Model material flow across all belt conveyors and transportation equipment

Material tracking is realized by evaluating all available process data from the controllers or central control system. Based on the speed of a running conveyor, the material will be tracked by tonnage or volume in material segments.

All available material properties and quality information can then be associated with the material via automated data interfaces. A calculated stacking model is built up according to the tracked belt segments; this acts as a digital twin of the stockyard in the database.

This digital twin provides the operator with an inventory overview at any time, without needing to do an extra survey. Data can also be used for operational optimization such as efficient space utilization in a yard, better planning and scheduling, or more accurate mixing and blending processes.

Automate data exchange for inventory and quality management, material forecast and tracking of multiple lines

To accomplish these aims, the Stockyard Management System provides a stockyard overview and an intuitive multifunction 3D client.

For instance, the "slice view" feature allows a look at the inside of a pile to check the material mix and quality. In the case of changing material properties due to long storage the material qualities can be reviewed and updated with more accurate Laboratory results or warnings can be displayed.

Just-in-time and just-in-sequence is long-established in the automotive industry; now these techniques are available for bulk material handling logistics too.

Plan your handling in advance and mix and blend the material on the belts! Evaluate whether everything is working as expected and place alternative plans in a queue

With the stockyard management system we are offering you the chance to optimize your operations. As we can track the material, we can also predict its onward path - so you can forecast your material streams. This way, you can plan your handling in advance and mix and blend the material on the belts!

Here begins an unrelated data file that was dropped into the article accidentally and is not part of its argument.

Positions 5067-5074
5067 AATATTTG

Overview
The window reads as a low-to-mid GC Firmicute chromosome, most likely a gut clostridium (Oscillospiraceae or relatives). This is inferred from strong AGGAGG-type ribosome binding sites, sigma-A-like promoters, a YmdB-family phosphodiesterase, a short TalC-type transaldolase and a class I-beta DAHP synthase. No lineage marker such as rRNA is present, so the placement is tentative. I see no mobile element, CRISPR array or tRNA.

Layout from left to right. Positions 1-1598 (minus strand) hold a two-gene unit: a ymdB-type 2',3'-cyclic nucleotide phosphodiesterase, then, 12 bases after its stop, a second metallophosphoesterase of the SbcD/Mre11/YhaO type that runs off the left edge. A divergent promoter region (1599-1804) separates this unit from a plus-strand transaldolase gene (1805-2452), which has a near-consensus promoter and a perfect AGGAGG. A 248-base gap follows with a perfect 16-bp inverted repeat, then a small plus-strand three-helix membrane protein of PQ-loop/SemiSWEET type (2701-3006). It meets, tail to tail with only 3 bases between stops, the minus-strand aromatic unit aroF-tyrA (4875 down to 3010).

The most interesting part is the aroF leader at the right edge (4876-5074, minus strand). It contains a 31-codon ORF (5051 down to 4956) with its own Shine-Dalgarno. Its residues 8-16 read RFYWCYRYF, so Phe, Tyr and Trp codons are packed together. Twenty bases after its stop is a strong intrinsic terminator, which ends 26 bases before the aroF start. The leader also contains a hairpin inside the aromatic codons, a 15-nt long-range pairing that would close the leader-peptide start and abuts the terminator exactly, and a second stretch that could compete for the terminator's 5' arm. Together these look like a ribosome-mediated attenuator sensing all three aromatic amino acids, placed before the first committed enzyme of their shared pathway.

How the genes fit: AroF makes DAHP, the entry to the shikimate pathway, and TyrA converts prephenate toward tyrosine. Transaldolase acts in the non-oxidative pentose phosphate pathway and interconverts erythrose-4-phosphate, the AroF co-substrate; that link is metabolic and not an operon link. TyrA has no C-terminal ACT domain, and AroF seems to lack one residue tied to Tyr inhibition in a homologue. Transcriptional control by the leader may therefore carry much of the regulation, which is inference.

Automated reports enable simplified and fully customer-specific shift and performance evaluations. The system is designed with a distributed service architecture that enables partly standardized interfaces, fully configurable functionality features and user customization. Also the user management can be integrated with an already existing plant infrastructure, which enables a seamless synchronization of all users and their rights.

A standardized plan-handling tool lets you receive plans, check their details and place alternative plans in a queue in case something doesn't go as expected and you have to switch to an alternative operation.

Integrate a fully configurable system with the existing infrastructure

With the connection to the process control system all the required equipment will be set up and ready to start according to the plan so that the operator can release the operation to production.

In our digital application we see a planned material quality that can come from a geological model, a ship or train scheduler, a dedicated production information management or an ERP system.

So we can evaluate if everything is working as planned or if there are any unacceptable deviations. With the integration of all this available information you can automate real-time adaption and optimization based on dedicated tracking.